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Air Quality Index for the Rochester Area
The Air Quality Index (AQI) reports daily air-quality conditions in the Rochester area. The pollutant with the highest AQI value determines the air quality.
Current Conditions for the Rochester Area*
*Data is not quality assured at this time.
The AQI is updated hourly between 6:00 a.m. and midnight.
An AQI value from 0 to 50 is good quality, 51 to 100 is moderate quality, 101-150 is unhealthy for sensitive groups, 151-200 is unhealthy, and 201-300 is very unhealthy.
Air Quality Forecast Maps:
These forecasts are prepared by the U.S. Environmental Protection Agency's Office of Air Quality Planning and Standards.
The Air Quality Index (AQI) was developed by the U.S. Environmental Protection Agency (EPA) to provide a simple, uniform way to report daily air quality conditions.
Air quality in the Twin Cities metro area is determined by measuring four pollutants: ozone, sulfur dioxide (SO2), fine particulate matter (PM2.5) and carbon monoxide. The Minnesota Pollution Control Agency (MPCA) takes hourly measurements of these pollutants at air quality monitoring sites located throughout the Twin Cities. Ozone levels, which are only elevated in warm weather, are measured from April through September in Minnesota.
The AQI translates each pollutant measurement to a common index, with an index of 100 set to reflect where health effects might be expected in sensitive populations. An AQI value of 100 generally corresponds to the national ambient air quality standard for the pollutant, which is the level EPA has set to protect public health. The pollutant with the highest index value is used to determine the overall AQI.
The AQI uses numbers from 0 to 500 to describe the air quality conditions and their possible effects on human health. Readings of 0-50 are described as Good, 51-100 Moderate, 101-150 Unhealthy for Sensitive Groups, 151-200 Unhealthy, 201-300 Very Unhealthy, and 301 and above Hazardous. The AQI in the Minneapolis/St Paul metro area is rarely in the unhealthy range.
AQI values are reported hourly on the MPCA's Web site. Each weekday, you may also hear a recorded message of the daily AQI for the Twin Cities metro area by dialing 651-297-1630.
For more information about the the Air Quality
Index and information on air pollution go
to the following Environmental Protection Agency's Air
Now Web site from the links below:
For more information on Minnesota's AQI, contact Cassie McMahon, MPCA, at 651-757-2564.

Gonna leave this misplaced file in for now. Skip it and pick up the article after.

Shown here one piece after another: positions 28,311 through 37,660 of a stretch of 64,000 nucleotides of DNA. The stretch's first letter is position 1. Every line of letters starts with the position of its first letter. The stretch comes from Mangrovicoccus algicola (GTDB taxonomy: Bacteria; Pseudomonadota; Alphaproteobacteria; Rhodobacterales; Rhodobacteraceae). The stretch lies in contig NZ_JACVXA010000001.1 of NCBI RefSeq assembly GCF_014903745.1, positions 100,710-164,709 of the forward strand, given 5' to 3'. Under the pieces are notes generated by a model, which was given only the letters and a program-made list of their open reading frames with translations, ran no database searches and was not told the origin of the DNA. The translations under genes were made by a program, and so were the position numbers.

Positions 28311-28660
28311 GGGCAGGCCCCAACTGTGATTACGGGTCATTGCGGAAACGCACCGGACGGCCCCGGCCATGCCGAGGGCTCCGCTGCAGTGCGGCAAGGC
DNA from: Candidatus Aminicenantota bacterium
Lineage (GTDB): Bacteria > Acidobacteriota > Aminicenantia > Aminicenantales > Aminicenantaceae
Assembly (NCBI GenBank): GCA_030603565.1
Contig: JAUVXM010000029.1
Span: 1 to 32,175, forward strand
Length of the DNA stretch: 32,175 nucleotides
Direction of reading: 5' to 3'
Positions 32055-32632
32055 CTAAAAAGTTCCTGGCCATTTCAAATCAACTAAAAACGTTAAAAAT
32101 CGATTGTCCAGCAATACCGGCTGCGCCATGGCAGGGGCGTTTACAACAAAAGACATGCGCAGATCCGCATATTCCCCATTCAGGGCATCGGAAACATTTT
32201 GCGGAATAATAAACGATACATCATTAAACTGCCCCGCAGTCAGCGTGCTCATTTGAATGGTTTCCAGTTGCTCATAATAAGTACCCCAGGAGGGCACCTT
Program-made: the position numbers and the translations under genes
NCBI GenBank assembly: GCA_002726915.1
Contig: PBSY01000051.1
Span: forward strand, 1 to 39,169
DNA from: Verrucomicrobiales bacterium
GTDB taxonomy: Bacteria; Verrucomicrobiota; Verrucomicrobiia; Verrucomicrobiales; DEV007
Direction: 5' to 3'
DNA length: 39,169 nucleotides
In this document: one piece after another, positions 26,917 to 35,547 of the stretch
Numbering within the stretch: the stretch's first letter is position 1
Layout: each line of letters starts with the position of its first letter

Ground-level ozone is formed in the atmosphere when nitrogen oxides and volatile organic compounds react in the presence of heat and sunlight. Cars, trucks, power plants, and solvents contribute to the formation of ozone, which is a major component of smog. Ozone can be transported into an area from sources hundreds of miles upwind. It is irritating to the eyes, nose, throat and lungs, and it can worsen the symptoms of asthma. The elderly, children, and people with respiratory illnesses are most at risk. Ozone can also damage plants, including crops and trees.
Sulfur Dioxide (SO2)
Sulfur dioxide is a heavy, pungent, colorless gas formed primarily by the combustion of coal, oil, and diesel fuels. Elevated levels can impair breathing, lead to other respiratory symptoms, and at very high levels aggravate heart disease. People with asthma are most at risk. Sulfur dioxide also contributes to acid rain, which can damage plants, lakes and buildings.
Fine Particulate Matter (PM2.5)
Fine particulate matter is a complex mixture of very small liquid droplets or solid particles in the air. Major sources are cars, trucks, construction equipment, coal-fired power plants, wood burning, vegetation and livestock. These particles can be directly released when coal, gasoline, diesel fuels and wood are burned. Many fine particles are also formed in the atmosphere from chemical reactions of nitrogen oxides, sulfur oxides, organic compounds and ammonia. Fine particulates are associated with increased hospitalizations and deaths due to respiratory and heart disease and can worsen the symptoms of asthma. People with respiratory or heart disease, the elderly and children are the groups most at risk. Fine particles are also major contributors to reduced visibility (haze).
Carbon monoxide is a colorless, odorless, highly toxic gas emitted from automobiles, trucks and other gas and diesel-powered equipment. In small amounts it can impair alertness, cause fatigue and headaches. In large amounts it can be fatal. People with heart conditions are most at risk.
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